Can an up-to-date brochure from a tourist office replace a guidebook that was researched last year or the year before (as they all are)? Probably not, only because guidebooks retain more than a semblance of objectivity. But a good brochure that is more than just a collection of pictures can provide invaluable, detailed, up-to-date information.
Here are some brochures I recommend:
This hotel directory is invaluable if you'll be "winging it" in Croatia. Even though I strongly recommend reserving hotels in advance, sometimes you just can't or you'd like the spontaneity of on-the-spot lodging. This booklet has all the hotels in Croatia--every one!--indicating their facilities, important features and contact info. You can download it from the National Tourist Board or ask at a local tourist office. Most will have a copy for you. You could also look for the Camping and Small Hotels brochures in the same places.
Split-Dalmatia county publishes some useful brochures in addition to the standard cultural/historical fare. Look for their brochures on Diving, Outdoor Activities, Birdwatching, Islands and Agritourism. There are also brochures with helpful itinerary suggestions such as Olive Roads, Green Roads and Blue Roads. And, like many regions, the local restaurant scene is promoted in a Gastro Guide. Download the guides here or look for them at a local tourist office.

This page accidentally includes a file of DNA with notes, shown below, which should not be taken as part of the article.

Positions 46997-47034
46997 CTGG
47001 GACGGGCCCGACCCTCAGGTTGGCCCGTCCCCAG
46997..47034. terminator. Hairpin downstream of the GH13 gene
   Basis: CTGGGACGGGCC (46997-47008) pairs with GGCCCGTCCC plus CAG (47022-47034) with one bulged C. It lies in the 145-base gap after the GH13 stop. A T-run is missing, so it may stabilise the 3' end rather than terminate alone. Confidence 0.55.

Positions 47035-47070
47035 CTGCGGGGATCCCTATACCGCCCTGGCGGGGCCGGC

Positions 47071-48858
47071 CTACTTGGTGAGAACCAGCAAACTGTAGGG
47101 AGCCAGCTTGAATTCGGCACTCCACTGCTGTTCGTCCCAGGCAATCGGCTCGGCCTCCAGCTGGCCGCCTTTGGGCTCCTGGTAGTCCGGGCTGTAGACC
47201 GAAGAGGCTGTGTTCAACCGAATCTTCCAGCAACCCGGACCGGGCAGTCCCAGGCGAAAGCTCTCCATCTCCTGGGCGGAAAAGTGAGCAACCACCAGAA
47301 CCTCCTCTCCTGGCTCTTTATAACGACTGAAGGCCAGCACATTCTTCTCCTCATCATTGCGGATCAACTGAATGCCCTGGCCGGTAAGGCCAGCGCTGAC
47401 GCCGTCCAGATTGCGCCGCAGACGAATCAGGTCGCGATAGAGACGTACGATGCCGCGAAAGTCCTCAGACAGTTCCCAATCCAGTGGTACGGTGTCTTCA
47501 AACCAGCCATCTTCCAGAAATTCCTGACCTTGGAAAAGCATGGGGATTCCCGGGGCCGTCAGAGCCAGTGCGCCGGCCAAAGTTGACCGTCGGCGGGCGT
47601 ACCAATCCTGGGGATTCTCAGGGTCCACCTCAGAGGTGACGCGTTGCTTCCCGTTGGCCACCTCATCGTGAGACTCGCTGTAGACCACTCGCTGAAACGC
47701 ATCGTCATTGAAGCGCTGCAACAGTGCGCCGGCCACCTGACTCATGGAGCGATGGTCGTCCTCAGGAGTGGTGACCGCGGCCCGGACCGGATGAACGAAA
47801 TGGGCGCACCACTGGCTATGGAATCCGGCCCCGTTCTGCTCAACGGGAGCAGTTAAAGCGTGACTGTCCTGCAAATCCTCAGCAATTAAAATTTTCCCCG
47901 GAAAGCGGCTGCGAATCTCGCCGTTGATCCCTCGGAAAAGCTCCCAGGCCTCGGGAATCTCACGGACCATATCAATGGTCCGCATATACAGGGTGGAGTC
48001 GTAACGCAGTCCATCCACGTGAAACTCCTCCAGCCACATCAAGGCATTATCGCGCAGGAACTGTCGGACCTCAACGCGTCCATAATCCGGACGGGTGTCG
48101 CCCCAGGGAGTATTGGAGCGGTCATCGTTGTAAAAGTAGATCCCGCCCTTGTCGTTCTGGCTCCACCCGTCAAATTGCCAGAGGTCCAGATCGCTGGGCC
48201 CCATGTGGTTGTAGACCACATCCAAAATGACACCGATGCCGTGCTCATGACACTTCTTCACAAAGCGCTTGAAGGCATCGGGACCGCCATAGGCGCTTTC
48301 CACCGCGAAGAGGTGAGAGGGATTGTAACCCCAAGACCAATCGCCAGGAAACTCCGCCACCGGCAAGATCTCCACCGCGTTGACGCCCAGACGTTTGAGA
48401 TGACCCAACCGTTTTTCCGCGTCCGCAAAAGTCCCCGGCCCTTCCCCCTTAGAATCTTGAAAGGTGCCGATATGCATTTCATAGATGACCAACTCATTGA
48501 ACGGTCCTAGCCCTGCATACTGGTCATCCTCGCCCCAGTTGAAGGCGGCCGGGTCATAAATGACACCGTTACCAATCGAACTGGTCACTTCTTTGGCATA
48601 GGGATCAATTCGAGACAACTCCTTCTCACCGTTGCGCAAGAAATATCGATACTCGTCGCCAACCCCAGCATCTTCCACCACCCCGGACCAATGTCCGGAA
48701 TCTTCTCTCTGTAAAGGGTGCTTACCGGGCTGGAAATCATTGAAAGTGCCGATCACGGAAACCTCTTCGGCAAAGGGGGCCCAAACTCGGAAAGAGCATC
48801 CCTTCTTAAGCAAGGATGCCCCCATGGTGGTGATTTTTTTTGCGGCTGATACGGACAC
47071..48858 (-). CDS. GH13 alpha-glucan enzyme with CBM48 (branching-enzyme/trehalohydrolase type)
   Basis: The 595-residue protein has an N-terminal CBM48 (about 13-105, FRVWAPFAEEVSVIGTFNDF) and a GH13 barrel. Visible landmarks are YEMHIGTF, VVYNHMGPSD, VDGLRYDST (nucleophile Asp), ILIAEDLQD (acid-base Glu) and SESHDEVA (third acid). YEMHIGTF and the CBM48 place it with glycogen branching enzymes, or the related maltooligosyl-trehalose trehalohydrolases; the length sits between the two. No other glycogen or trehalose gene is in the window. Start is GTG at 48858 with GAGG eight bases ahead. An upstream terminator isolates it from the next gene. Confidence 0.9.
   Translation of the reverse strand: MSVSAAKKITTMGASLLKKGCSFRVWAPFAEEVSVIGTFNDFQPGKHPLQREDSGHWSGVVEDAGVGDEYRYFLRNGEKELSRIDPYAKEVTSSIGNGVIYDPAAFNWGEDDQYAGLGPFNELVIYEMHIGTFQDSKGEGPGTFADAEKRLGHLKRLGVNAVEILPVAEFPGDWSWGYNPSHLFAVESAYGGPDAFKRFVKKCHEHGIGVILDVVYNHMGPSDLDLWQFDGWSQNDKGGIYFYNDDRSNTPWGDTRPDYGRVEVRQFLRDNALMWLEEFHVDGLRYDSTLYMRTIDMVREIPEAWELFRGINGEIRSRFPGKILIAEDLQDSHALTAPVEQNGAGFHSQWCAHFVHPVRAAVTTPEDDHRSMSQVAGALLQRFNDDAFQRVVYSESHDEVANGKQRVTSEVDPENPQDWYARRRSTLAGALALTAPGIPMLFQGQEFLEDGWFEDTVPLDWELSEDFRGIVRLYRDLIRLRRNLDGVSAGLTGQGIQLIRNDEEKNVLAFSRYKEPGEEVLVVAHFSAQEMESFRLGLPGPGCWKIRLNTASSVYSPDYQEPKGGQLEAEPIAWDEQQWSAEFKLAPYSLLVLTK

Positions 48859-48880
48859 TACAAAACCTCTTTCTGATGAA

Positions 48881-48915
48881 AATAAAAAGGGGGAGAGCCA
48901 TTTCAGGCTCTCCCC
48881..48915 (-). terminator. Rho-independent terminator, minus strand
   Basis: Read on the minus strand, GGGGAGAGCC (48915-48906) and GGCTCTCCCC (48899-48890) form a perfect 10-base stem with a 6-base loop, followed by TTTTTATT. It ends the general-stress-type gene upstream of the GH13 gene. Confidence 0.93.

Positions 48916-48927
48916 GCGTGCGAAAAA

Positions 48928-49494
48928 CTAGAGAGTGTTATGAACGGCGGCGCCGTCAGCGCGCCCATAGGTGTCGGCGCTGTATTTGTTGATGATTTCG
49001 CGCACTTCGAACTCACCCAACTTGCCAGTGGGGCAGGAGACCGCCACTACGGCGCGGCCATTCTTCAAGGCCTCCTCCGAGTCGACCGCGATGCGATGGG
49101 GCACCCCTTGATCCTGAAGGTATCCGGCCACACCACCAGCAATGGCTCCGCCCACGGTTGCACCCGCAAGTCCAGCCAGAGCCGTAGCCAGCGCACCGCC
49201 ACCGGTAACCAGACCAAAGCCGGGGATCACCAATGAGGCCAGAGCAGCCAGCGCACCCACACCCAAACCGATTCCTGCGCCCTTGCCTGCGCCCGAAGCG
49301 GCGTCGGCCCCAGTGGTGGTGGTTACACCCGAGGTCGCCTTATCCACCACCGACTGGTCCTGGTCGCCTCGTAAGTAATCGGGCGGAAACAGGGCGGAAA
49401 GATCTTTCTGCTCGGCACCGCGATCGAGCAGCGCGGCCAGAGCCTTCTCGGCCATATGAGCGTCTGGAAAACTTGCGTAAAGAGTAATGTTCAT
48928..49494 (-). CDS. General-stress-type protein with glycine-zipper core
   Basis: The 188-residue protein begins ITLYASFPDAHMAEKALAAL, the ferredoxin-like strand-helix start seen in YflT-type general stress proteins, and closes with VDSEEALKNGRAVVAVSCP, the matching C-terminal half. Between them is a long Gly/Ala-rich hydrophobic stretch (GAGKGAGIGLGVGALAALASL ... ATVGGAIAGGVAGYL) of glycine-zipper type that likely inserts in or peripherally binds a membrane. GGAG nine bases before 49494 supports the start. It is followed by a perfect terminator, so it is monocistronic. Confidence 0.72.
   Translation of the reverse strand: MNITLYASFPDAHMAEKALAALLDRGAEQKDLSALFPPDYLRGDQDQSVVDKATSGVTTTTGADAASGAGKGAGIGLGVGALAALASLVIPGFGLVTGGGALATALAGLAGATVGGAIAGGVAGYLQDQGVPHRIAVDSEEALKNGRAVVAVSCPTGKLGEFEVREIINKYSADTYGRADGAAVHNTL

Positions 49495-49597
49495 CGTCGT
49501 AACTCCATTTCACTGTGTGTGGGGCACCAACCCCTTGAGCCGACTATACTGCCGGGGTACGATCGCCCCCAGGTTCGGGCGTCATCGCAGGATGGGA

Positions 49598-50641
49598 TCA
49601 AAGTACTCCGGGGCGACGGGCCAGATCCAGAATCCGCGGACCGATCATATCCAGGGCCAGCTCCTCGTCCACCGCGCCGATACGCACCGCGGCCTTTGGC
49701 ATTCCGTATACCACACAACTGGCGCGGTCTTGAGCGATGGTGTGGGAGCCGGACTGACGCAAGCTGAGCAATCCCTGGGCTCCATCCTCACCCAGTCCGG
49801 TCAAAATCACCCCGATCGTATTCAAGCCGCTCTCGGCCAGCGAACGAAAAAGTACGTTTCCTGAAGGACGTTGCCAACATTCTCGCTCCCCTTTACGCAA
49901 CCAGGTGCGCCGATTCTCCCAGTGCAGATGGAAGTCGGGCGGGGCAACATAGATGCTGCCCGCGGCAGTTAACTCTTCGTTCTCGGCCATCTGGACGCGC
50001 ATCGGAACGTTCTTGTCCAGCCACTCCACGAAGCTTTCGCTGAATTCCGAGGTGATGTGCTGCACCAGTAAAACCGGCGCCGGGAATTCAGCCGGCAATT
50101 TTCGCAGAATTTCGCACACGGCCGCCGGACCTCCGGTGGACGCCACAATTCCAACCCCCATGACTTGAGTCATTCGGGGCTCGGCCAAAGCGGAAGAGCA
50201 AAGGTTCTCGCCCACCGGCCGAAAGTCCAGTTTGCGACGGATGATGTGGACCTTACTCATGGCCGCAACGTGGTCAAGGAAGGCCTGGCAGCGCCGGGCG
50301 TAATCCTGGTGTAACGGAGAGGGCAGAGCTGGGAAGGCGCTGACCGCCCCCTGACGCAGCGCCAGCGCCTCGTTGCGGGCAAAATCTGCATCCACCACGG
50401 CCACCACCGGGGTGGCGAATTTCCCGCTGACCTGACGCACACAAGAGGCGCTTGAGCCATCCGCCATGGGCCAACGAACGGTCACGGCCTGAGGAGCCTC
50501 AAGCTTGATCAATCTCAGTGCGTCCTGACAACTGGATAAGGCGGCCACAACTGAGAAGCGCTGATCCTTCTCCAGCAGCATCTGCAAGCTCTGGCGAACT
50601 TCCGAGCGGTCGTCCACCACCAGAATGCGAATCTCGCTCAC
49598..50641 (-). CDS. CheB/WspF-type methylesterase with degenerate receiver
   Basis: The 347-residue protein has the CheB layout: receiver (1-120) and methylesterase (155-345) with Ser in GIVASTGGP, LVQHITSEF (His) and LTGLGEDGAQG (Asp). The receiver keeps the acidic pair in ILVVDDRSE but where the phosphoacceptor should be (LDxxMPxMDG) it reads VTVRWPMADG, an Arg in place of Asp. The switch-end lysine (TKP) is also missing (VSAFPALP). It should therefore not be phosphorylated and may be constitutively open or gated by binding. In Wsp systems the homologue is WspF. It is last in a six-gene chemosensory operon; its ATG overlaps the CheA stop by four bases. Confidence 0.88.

The Istria tourist board publishes a number of brochures but the best is the Cycling Guide to northwestern Istria. The rolling terrain, vineyards and villages of Istria make it a biker's paradise and this guide tells you what you need to know about the roads, the rules, the terrain, the sights. And a map is included. While you're there pick up the Istria Gourmet guide which rates the local restaurants. Download the guides here or get it at a local tourist office.
The "pearl of the Adriatic" promotes itself with a plethora of brochures. Get more details on Dubrovnik brochures.
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